Copyright was signed over by N4 Film Productions to Kendon Films and then later to C4. Neither RLP Projects Ltd nor Ron Peck has any rights in the project.
It is not known if N4 Film Productions still exists or was dissolved.
All assets, unless otherwise indicated, are archived with the Bishopsgate Institute
ACTORS/CHEAP SENTIMENT/CHILD’S PLAY Vol. 1
- Earliest Notes (1978-79)
‘Untitled’ Outline by Ron Peck & Sue Dunderdale (undated),
‘Untitled’ Outline & Proposal by Ron Peck & Sue
Dunderdale, December 1978
Handwritten Scribbles & Notes by Ron Peck (undated)
Untitled Treatment by Ron Peck & Sue Dunderdale, 29-6-79
Untitled Treatment by Ron Peck & Sue Dunderdale, July
1979, with Additional Notes
Epic Draft 1 by Ron Peck & Sue Dunderdale, March 1980 (91
pages), clean copy
Untitled Script Draft – undated & unattributed (Sue Dunderdale?)
Epic Draft 2 by Ron Peck & Sue Dunderdale (?), March 1980 (91
pages); marked up by RLP & w/new scenes by Paul Hallam?
Outline For A Project About Actors/Untitled by Ron Peck &
Paul Hallam, 16-6-80 + Notes 30-5-80 & Scribbles
Undated Notes, Openings, Trial Scenes, Plans, Character Notes, etc.
by Ron Peck & Paul Hallam
Script Comments by David Ellis, Patsy Nightingale, Michael Relph
& Corinne Cartier (Kendon Films), Paul Hallam, Ron Peck
- Correspondence (March 1981 – May 1983):
James Atherton (Centre Spur), Sibylle Rahn (ZDF), David Rose & Walter Donohue (Film On 4)
3 Legal Correspondence (May 1979 – December 1980)
4 Actor Correspondence:
Gloria Grahame (1981), Peter McEnery (1979)
5 NFDF Development Budget Breakdown
6 NFDF Correspondence (1980-1981)
7 Kendon Films Correspondence (1979 – 1981)
ACTORS/CHEAP SENTIMENT/CHILD’S PLAY Vol. 2
- Undated & Unattributed Treatment/Draft
- Handwritten Notes & Plans
More Handwritten Notes
ACTORS: Basic Idea & Narrative
Notes from Ron Peck/Paul Hallam Script Meeting (21-6-80)
Various Notes on Outline (Treatment/Draft above?)
Responses to Outline (Patsy Nightingale, Michael Relph/Corinne
N4 Project PR Summary
Script Comments from ‘Ruth’ (Ruth Marks?)(undated)
Script Comments from Michael Relph (undated)
Scene Breakdown Listing for Draft 1
- ACTORS Draft 1 Rewrite by Ron Peck & Paul Hallam, 14-7-80
(marked up copy)(129 pages)
- CHEAP SENTIMENT Outline by Paul Hallam, January 1981
- CHEAP SENTIMENT Outline by Paul Hallam, March 1981
- CHEAP SENTIMENT Production Notes by Ron Peck (based on PH
- N4 Project PR Summary
- ‘C4 Project, Film On 4, Production Notes’ by Ron Peck
includes list of plays seen, actors met (undated)
Certificate of Registration for N4 Film Productions, 16-4-80
Certificate of Registration for N4 Film Productions, 26-11-80
NFDF Application (signed, undated)
Kendon Films Ltd, N4 Film Productions , 8-9-80
Heads of Agreement (draft, unsigned)
Kendon Films Ltd, Ron Peck, Patsy Nightingale, 8-9-80
Assignment of Rights (signed)
Sue Dunderdale, Kendon Films, 14-8-80
Writer’s Agreement (draft, unsigned)
N4 Film Productions, Paul Hallam, 1-3-82
Assignment of Rights (draft)
N4 Film Productions, Paul Hallam, 1-9-80
Development Agreement (signed)
N4 Film Productions, Channel 4 Television, 7-1-82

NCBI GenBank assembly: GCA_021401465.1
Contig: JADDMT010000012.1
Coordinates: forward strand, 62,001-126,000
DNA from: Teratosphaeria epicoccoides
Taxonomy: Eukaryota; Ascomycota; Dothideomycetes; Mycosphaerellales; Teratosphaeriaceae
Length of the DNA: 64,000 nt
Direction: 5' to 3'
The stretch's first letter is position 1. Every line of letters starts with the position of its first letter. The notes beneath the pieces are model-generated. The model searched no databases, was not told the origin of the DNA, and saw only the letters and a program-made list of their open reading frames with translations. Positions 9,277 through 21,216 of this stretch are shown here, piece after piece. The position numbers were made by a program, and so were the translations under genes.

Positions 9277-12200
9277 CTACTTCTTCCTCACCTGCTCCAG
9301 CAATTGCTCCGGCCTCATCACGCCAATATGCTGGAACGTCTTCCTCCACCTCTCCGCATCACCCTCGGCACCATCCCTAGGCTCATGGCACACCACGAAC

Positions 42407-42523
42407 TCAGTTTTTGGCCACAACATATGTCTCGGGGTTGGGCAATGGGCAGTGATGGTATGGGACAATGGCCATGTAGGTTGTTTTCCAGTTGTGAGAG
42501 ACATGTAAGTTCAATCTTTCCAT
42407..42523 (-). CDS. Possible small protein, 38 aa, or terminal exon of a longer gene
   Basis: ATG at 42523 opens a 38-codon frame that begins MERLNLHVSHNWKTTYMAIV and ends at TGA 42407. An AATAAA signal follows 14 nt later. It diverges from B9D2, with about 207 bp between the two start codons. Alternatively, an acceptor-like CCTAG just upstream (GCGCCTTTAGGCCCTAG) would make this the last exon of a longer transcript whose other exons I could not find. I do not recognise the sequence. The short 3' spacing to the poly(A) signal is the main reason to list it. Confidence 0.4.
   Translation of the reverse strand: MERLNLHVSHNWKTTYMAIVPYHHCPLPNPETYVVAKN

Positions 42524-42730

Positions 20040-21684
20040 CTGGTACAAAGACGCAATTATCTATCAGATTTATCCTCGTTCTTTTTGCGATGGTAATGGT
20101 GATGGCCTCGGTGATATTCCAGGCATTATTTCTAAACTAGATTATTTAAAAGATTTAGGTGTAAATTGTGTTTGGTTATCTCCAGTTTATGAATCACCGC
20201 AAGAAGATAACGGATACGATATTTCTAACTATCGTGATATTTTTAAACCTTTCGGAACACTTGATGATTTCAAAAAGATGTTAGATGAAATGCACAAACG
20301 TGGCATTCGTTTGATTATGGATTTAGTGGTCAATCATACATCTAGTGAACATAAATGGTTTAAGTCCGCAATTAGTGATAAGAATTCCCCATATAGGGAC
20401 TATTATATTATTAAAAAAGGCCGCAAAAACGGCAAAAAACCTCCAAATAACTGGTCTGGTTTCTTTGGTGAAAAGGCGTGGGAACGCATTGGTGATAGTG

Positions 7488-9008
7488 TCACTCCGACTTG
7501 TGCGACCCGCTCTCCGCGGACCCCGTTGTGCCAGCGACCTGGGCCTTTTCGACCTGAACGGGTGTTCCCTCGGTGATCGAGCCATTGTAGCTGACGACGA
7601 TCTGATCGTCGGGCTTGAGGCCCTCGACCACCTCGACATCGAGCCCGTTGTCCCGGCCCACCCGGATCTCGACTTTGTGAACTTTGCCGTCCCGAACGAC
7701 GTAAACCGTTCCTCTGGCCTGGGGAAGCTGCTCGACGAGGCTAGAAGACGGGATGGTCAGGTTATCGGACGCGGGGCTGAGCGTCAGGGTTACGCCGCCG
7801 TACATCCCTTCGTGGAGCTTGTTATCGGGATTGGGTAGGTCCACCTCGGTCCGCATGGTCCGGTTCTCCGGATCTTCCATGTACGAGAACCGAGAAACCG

CHEAP SENTIMENT Scrapbook:
inc’s articles on Liverpool, actors, musicians, films, youth suicides,
Gloria Grahame autograph, phone number & address, Thatcher,
Anita Loos Memorial Service, unemployment, police, David Rose (C4), boxing, Liz Taylor, pit blast, Gloria Grahame Glass Menagerie programme (Duke’s Playhouse, Lancaster) & announcement of her death, piece on Tennessee Williams’ death
Duke’s Playhouse original Glass Menagerie programme with Gloria Grahame
Other theatre programmes, inc:
Killing Time (Croydon Alternative Theatre Company, Royal Court
Romeo & Juliet (Royal Court Theatre Activists )(w/Mark Ayres)
Trust You/Baby Talk (Royal Court Theatre Activists)(w/Mark
Ayres & Tony Westrope)
The Worlds (Royal Court Theatre Activists)
Blame It On The Boogie (Royal Court Theatre Activists)(w/Haydn
Gloria Grahame Obituary (Guardian, 8-10-81)
Postcard from Paul Hallam
Liverpool Information Pack (maps, prints)
Maps of Leeds, Liverpool & Newcastle
Script CHILD’S PLAY (formerly CHEAP SENTIMENT) Draft 1, by Paul Hallam, August 1982 (marked up copy)
ACTORS/CHEAP SENTIMENT – DYNAMO – ARMOUR-PLATED
Sound Cassette Recordings
This material is stored for the moment with RLP Projects but will be passed to Bishopsgate Institute once DYNAMO & ARMOUR-PLATED have also been archived there, expected to be later in 2018.
In depth interviews with actors, by Ron Peck & Sue Dunderdale:
28-01-80 Carrie Lee Baker, Andy – ?
29-01-80 Tim Brown, Ros Shelley
31-01-80 Mark Ayres, Andreanna Shamaris, Dan Hildebrand (2 tapes); covers Royal Court Young People’s Theatre (Activists) and also the Camden music scene of the time
09-05-80 Maggie Steed, Bobby Hooper (2 tapes)
David Graham Ellis ‘carousel’ music theme for the film (first attempt)(on
Maggie Steed Interview Tape)
Additional David Graham Ellis music tape: Natural Sounds
Not specific to any project but exploring possibilities of electronic sound
in the same period; filed here for convenience
Paul Bowles’ Glass Menagerie theatre music
Negative File 3
2 sheets of stills taken backstage at Theatre Royal, Stratford East
I think prints of these are in RLP’s Personal Diaries (not yet checked)
Almost certainly taken in 1980.
This material too will eventually go to Bishopsgate Institute
by Ron Peck